Among the most popular browsers are Firefox and Internet Explorer. Both can be downloaded from the internet.
None of the browsers which support the FONT tag, allow their users to disable it. Yet it is possible for a user to disable BODY colors. This means that if you use FONT COLOR to change font colors and the viewer has overridden your BODY colors, the text may wind up invisible.
One final suggestion: If you plan to use the FONT tag with a HEADER tag, you should place the FONT tag in front of the HEADER tag and not the other way around. For some reason, a number of browsers that do not support the FONT tag for color, won't support the HEADER tag either if the HEADER tag is not placed right before the heading. In other words, the HEADER tag will work in:
<FONT COLOR="#FF0000"><H2 ALIGN="CENTER">heading</H2></FONT>
but will not work in:
<H2 ALIGN="CENTER"><FONT COLOR="#FF0000">heading</FONT></H2>
When an image is used for the background of a web page (that is, when you see the background of a web page wallpapered), it is actually one small .gif or .jpeg (or .jpg) image repeated over and over again. Here is the actual full size image I used for the blue stucco background:
This little image named blue_stc.jpg was repeated over and over to make up the blue stucco background. If you look closely at a web page with an image for the background you will often see the repeated patterns. In my blue stucco background you will likely not see the repeated patterns (that is, the repeated blue stucco image) because the nature of this stucco background creates a seamless pattern.
You can compare placing an image for the background of a web page to wallpapering a wall in your home. By the time the wall is covered with wallpaper, it looks like one large sheet of wallpaper, but in fact is made up of several narrow sections of paper, in which the seams are place together in such a way that the patterns match.
Although the background wallpaper is made up of several smaller .gif or .jpeg images, it is loaded as one file and is a BODY attribute. If you want to save the wallpaper (and your browser lets you), just do it in the same way you save any image. For example, if you go back to my lesson with the blue stucco background, just click anywhere on the stucco wallpaper with the right mouse button and then choose SAVE AS... You can then save it to any folder, even changing the name if you want to.
The command to bring in a background image is:
where "image.jpg" represents the name of the image. Note two points with this BACKGROUND attribute:
Here is an example of a BODY tag that changes all the text to red, the links to a darker green, the active link to blue, the visited link to a darker magenta, with a stucco background (which is the one I used).
<BODY TEXT="#FF0000" LINK="#336633" ALINK="#0000FF" VLINK="#FF66FF" BACKGROUND="blue_stc.jpg">
You can have these attributes in any order and you do not have to use all of them. However, as we learned earlier in this lesson, if you set one attribute, you should set them all to avoid possible conflicts with a viewer's default values.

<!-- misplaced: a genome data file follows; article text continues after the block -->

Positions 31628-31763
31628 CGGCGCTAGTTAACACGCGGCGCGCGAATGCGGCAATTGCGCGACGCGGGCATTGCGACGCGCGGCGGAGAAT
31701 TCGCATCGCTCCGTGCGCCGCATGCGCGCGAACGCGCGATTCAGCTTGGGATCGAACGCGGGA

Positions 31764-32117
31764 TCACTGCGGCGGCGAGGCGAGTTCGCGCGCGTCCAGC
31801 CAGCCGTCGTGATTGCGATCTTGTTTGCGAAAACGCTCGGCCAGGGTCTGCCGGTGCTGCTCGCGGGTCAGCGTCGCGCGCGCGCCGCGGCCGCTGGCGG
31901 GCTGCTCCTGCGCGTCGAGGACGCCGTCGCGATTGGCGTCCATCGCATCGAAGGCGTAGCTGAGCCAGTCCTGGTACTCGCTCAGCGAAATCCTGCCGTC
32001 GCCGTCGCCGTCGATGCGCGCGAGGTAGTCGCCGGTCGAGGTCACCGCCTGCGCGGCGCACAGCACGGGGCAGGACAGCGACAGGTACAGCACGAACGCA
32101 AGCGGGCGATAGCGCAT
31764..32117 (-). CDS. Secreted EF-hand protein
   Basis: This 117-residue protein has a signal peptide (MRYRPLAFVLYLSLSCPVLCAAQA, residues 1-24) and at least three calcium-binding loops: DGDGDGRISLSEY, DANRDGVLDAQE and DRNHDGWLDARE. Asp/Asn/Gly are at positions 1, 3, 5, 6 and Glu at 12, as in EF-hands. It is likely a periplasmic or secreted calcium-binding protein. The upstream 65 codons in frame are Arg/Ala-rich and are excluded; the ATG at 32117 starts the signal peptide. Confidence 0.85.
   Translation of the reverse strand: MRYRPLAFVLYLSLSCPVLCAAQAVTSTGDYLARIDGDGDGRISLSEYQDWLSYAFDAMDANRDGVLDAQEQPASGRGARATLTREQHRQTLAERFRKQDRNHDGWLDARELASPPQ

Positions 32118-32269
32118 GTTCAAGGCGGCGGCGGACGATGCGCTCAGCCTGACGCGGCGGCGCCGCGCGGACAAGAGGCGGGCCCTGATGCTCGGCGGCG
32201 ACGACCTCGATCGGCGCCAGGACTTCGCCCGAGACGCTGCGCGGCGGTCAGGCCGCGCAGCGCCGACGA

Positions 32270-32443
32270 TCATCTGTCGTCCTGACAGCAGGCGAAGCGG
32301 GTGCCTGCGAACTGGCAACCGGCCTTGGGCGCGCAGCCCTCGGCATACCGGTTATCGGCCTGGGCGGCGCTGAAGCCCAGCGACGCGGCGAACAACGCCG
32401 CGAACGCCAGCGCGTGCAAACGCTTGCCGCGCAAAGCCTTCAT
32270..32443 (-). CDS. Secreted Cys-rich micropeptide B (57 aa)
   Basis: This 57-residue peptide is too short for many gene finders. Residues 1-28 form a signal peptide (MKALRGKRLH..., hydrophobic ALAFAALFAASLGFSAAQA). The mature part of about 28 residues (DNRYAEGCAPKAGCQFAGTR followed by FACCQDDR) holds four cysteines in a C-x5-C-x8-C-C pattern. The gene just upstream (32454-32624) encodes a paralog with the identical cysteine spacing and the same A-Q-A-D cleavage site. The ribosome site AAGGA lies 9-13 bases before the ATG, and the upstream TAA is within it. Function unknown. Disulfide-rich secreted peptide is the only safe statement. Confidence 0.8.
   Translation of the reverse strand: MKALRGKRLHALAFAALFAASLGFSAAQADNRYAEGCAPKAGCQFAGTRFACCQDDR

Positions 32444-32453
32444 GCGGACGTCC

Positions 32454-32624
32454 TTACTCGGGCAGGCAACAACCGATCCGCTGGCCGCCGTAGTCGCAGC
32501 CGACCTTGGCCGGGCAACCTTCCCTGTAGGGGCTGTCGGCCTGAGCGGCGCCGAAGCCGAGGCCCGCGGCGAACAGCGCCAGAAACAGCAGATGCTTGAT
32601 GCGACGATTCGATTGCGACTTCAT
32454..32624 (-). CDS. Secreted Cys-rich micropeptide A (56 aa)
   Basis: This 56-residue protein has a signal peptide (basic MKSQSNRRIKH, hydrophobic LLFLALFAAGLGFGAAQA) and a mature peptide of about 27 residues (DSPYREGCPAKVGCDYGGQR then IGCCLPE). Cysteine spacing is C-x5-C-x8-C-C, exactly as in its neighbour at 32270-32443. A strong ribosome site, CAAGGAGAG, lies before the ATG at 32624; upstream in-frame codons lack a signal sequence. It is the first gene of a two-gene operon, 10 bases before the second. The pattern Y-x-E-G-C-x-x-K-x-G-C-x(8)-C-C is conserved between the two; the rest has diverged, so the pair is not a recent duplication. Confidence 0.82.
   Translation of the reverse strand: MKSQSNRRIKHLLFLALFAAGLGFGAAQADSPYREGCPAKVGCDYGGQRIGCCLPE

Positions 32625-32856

Note that an image for a background will result in your web page taking longer to load than a web page with no image for a background. That is because it is an image and images take longer to load. I have seen some very large images for backgrounds that result in web pages taking far too long to load. This can turn off visitors who may leave your website before the page is finished loading.
You can also control the background color while the web page is loading the background image. For example, if you do not want that gray background while the background image loads, you could change it to a white (or some other color) background. As soon as the background image appears, it will wipe over the white background. For example, the following BODY tag is the same as the above one except that the background color will be white while the stucco background loads (the same as my stucco example you visited). Try different colors and you will get different effects.
<BODY BGCOLOR="#FFFFFF" TEXT="#FF0000" LINK="#336633" ALINK="#0000FF" VLINK="#FF66FF" BACKGROUND="blue_stc.jpg">
You are encouraged to include the BGCOLOR attribute along with the BACKGROUND attribute because if the background wallpaper image cannot be displayed by the browser, the color specified in BGCOLOR will be used.
You can create your own image backgrounds or you can take them
off the net. There are several places where you can find background
images that are free to take. Just go to your favorite search engine
and do a search for "free background images".
Every once in a while I get an email asking me for the coding to prevent the background image from scrolling with the text. In other words, they would like to see the background image in a fixed position with the text and images scrolling over top of it. Well, to prevent the background image from scrolling (and thus also preventing the image from repeating itself over and over again), you use the BGPROPERTIES attribute as in:
<BODY BGCOLOR="#FFFFFF" TEXT="#FF0000" BACKGROUND="blue_stc.jpg" BGPROPERTIES="fixed">
Note: The BGPROPERTIES attribute will only work
in Explorer browsers as BGPROPERTIES is an Explorer attribute. In other words,
Netscape do not support the BGPROPERTIES attribute
and so will ignore the attribute and scroll the image with
the text. Therefore it is a good idea to also see what your web page will look
like in Firefox or what it will look like without the BGPROPERTIES
attribute. Unfortunately there is no similar attribute that can be used for
Firefox and Netscape browsers.